Standard protocol for automation technology
Modbus was originally developed as a serial fieldbus by Modicon (today Schneider Electric) as a communication path between their controllers.
The clear and simple structure of the Modbus protocol resulted in other manufacturers integrating it into their devices as well. By now Modbus has developed into an established standard.
The master/slave principle
Modbus operates on the master/slave principle. This means that there must be at least one master and at least one slave.
Modbus slaves include for example PLCs, Web-IOs or other decentralized IO modules for digital and analog signals.
The master is always the communication partner taking the initiative, i.e. sending a request and desired function call to a slave. Each slave has its own unique address. The slave is normally purely passive and replies only when it is specifically contacted at its address.
Master/Slave - Client/Server
Along with the increasing importance of TCP/IP-Ethernet as a transmission possibility the Modbus protocol has been adapted from serial data transmission to TCP virtually 1:1.
Modbus-TCP operates on the client/server principle, whereby the master assumes the role of client and the slaves as servers. The Modbus master must therefore open an explicit TCP connection to each Modbus slave. This connection remains open for the duration of communication. Each request does not open a new connection.
The standardized TCP server port for Modbus-TCP is 502.
Register and variables
Memory addresses or registers with the Modbus master, i.e. the client.
It’s as if the Modbus slave, i.e. the server, had a cabinet with very many drawers, all of which are numbered in sequence. Functions are assigned to each of the drawers.
When the Modbus master wants to call for specific information, it includes the number of the corresponding compartment in its request and receives the contents in reply from the Modbus slave.
If the Modbus master wants to initiate something with the slave, for example to operate a switching contact, it places the necessary information in the compartment with the corresponding number.
As described at the outset, this is accomplished in fact using corresponding memory addresses (register addresses). A maximum of 65536 addresses are available. Which function is determined behind which is therefore not uniformly prescribed.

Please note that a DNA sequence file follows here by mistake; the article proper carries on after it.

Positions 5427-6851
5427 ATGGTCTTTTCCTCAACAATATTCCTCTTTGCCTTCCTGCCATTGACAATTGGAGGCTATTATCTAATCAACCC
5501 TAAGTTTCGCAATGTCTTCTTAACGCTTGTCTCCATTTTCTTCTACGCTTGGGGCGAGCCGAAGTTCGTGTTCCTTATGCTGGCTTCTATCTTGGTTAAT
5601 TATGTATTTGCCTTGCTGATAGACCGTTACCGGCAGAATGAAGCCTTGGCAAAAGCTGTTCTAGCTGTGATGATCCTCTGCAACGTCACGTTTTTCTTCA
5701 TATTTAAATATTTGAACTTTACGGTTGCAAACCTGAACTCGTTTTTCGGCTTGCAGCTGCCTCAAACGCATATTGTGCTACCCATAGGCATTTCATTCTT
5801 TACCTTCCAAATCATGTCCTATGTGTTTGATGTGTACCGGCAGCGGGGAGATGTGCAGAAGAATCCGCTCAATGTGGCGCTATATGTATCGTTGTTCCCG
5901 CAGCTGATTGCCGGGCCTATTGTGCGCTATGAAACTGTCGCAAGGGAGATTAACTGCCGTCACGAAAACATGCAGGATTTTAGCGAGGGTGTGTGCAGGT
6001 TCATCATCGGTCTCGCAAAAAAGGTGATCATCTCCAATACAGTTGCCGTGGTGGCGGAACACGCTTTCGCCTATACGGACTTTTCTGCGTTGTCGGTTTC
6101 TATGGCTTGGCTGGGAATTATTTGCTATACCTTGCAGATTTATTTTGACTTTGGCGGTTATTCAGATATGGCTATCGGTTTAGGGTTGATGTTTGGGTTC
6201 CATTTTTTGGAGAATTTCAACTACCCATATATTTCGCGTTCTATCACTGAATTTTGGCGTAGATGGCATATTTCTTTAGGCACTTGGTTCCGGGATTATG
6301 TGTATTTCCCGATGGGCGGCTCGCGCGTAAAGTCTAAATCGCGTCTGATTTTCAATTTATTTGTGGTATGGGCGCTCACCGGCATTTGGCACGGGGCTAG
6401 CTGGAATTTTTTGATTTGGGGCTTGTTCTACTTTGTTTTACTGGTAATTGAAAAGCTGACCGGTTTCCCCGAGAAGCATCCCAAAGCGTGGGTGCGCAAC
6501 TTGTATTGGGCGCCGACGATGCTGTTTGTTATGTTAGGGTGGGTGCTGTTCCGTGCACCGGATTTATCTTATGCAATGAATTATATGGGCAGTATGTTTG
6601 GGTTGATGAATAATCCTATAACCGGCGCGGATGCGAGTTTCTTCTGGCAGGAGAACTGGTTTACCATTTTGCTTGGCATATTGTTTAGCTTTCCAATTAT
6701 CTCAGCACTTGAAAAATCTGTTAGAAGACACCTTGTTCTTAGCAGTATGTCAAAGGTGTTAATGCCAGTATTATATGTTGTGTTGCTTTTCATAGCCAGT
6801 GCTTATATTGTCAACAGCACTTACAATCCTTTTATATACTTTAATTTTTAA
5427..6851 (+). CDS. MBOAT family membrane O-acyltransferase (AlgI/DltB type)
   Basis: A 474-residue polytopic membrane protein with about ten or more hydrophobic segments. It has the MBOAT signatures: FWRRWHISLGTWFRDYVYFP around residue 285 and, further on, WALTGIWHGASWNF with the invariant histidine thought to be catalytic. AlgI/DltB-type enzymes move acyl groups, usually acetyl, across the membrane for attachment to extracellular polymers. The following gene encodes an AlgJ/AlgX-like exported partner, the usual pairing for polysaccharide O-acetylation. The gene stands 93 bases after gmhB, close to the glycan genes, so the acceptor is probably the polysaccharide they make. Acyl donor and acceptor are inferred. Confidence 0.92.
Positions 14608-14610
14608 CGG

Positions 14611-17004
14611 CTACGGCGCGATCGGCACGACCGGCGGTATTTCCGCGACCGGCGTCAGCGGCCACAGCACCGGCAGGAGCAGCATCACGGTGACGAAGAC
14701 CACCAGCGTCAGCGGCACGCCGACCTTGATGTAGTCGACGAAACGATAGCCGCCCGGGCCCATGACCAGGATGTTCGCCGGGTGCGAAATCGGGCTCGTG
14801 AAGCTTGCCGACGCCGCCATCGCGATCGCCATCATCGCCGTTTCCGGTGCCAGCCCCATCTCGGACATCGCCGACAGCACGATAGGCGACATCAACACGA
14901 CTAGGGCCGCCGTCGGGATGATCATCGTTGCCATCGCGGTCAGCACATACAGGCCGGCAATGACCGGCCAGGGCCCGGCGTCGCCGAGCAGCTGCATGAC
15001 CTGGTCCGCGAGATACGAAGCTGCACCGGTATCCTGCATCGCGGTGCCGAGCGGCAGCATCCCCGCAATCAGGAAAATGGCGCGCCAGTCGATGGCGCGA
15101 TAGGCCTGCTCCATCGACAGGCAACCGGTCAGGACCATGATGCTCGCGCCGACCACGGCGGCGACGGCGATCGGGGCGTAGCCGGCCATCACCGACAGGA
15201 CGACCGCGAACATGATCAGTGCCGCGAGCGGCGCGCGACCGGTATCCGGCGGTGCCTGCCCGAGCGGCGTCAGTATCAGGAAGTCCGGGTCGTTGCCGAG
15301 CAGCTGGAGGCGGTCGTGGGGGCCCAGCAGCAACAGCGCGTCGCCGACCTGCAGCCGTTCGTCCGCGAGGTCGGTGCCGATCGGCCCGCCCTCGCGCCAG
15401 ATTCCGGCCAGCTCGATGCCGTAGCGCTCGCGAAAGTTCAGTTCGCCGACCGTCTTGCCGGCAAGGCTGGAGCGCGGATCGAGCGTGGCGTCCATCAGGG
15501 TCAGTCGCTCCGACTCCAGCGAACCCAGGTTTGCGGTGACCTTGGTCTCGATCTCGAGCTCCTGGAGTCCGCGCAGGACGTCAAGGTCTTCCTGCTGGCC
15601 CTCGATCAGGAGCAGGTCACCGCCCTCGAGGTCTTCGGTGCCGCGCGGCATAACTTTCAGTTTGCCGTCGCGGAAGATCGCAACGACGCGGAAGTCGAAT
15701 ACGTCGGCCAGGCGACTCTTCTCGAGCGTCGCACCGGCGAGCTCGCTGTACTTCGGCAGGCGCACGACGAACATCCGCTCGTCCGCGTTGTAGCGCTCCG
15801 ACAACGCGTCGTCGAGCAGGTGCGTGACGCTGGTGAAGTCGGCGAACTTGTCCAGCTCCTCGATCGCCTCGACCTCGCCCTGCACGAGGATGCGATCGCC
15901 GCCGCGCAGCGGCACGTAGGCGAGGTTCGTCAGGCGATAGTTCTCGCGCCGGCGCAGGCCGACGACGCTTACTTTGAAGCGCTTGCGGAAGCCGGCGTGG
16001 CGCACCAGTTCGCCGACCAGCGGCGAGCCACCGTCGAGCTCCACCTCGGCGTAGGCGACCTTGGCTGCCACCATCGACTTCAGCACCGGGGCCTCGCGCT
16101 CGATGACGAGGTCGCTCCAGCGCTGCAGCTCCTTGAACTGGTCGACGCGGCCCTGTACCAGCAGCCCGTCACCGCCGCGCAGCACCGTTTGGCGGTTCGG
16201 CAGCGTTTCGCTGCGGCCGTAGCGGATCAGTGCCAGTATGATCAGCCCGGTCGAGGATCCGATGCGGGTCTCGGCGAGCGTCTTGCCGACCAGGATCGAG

As a general rule the memory is divided into separate areas according to function.
|Discrete||1-bit||Read only||Digital input and switching state|
|Coil||1-bit||Read/Write||Digital output and switching state|
|Input register||16-bit||Read only||Value between 0 and 65535 or analog or numerical value|
|Holding register||16-bit||Read/Write||Value between 0 and 65535 or analog or numerical value|
Using function codes within the Modbus protocol, which data type to be accessed and how is specified. Here is a list of the most common function codes:
|FC (dec.)||FC (hex)||Description|
Read Discrete inputs
Read Holding Registers
Read input registers
Write Single Coil
Write Single Register
Write Multiple Coils
Write Multiple Registers
Read Exception Status
Modbus protocol structure
The Modbus-TCP protocol frame is constructed as follows:
The Transaction ID is something like a request number and is incremented by one by the master for each request. The client replies with the same Transaction ID.
Always 0 for Modbus-TCP.
Length of the Modbus data in bytes plus two.
In serial Modbus protocol this was the slave address. This field has been taken over for compatibility reasons. With Modbus-TCP unique addressing is done using the IP address of the slave.
The Modbus protocol uses sequentially numbered function codes to define what the request sent by the master should trigger in the slave.
The Modbus data area is filled with various content depending on which function code is used and can therefore be of different sizes. The data direction also plays a role in the structure of the Modbus data field.
When the data direction is master to slave, the first two bytes always contain the memory address to be accessed.
The following example shows how a Modbus-TCP packet looks when calling two registers with Function Code 3 starting at address 0x1020.
The reply packet is constructed differently. Here the first byte of Modbus data contains the number of transferred register bytes in coded form. The next 4 bytes contains the contents of the requested registers.
In spite of the simplicity of its protocol structure, Modbus-TCP offers great flexibility for industrial communication.
Tip: Pay attention to whether the device manufacturer specifies decimal or hexadecimal values for the memory addresses.
Basics of common industrial protocols
Web-IO - Automation using standard protocols
Integrating signals with Modbus-TCP, OPC UA/DA, REST or MQTT
Data formats and protocols
From traditional data exchange to IoT
REST - REpresentational State Transfer
Industrial communication based on standardized HTTP requests
MQTT - Message Query Telemetry Protocol
Data exchange without direct connection
OPC UA -
OPC Unified Architecture
OPC support out of the box
OPC DA -
OPC Data Access
The process data interpreter